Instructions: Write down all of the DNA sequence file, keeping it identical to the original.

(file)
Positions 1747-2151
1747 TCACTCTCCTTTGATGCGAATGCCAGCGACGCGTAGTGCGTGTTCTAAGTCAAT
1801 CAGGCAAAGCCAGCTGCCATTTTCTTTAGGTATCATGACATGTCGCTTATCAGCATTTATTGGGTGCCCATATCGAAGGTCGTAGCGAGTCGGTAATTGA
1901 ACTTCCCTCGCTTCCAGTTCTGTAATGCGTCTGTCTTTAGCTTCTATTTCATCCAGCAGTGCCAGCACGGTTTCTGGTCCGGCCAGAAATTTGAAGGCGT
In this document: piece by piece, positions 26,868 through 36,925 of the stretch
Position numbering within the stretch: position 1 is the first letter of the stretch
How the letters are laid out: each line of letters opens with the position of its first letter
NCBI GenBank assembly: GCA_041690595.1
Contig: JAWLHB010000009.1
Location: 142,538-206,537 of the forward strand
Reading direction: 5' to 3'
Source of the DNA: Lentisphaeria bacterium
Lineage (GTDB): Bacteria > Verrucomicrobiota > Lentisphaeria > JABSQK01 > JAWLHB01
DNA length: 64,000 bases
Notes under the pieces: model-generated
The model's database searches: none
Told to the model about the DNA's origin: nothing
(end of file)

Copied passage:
Positions 1747-2151
1747 TCACTCTCCTTTGATGCGAATGCCAGCGACGCGTAGTGCGTGTTCTAAGTCAAT
1801 CAGGCAAAGCCAGCTGCCATTTTCTTTAGGTATCATGACATGTCGCTTATCAGCATTTATTGGGTGCCCATATCGAAGGTCGTAGCGAGTCGGTAATTGA
1901 ACTTCCCTCGCTTCCAGTTCTGTAATGCGTCTGTCTTTAGCTTCTATTTCATCCAGCAGTGCCAGCACGGTTTCTGGTCCGGCCAGAAATTTGAAGGCGT
In this document: piece by piece, positions 26,868 through 36,925 of the stretch
Position numbering within the stretch: position 1 is the first letter of the stretch
How the letters are laid out: each line of letters opens with the position of its first letter
NCBI GenBank assembly: GCA_041690595.1
Contig: JAWLHB010000009.1
Location: 142,538-206,537 of the forward strand
Reading direction: 5' to 3'
Source of the DNA: Lentisphaeria bacterium
Lineage (GTDB): Bacteria > Verrucomicrobiota > Lentisphaeria > JABSQK01 > JAWLHB01
DNA length: 64,000 bases
Notes under the pieces: model-generated
The model's database searches: none
Told to the model about the DNA's origin: nothing